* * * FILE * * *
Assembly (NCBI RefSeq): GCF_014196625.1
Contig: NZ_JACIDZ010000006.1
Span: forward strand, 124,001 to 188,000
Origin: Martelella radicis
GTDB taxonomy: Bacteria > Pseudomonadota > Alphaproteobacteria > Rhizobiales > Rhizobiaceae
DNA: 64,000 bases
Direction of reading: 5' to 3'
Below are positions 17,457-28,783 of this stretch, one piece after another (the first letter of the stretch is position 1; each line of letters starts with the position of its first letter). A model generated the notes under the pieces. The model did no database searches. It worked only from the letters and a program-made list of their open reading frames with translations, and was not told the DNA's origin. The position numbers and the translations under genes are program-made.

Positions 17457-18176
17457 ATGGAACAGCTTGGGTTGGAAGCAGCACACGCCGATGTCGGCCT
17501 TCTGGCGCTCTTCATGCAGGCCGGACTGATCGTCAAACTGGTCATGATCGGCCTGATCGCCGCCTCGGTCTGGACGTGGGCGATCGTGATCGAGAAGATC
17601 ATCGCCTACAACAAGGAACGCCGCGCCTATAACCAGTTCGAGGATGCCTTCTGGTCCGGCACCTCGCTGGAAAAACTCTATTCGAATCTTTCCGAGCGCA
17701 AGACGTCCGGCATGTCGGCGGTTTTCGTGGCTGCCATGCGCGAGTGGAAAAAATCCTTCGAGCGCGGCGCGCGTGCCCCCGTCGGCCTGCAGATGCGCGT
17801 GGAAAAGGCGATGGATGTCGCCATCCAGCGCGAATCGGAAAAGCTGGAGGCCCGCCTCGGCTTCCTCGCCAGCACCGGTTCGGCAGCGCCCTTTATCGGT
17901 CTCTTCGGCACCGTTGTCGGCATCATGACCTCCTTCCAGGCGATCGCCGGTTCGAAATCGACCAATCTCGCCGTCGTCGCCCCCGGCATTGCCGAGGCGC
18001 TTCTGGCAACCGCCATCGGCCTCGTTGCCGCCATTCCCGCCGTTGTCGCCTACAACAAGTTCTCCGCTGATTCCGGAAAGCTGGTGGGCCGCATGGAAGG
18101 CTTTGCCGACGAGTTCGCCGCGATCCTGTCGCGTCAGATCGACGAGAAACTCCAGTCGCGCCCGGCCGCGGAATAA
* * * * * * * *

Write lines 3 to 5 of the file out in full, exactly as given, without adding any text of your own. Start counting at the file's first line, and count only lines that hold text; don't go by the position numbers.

Span: forward strand, 124,001 to 188,000
Origin: Martelella radicis
GTDB taxonomy: Bacteria > Pseudomonadota > Alphaproteobacteria > Rhizobiales > Rhizobiaceae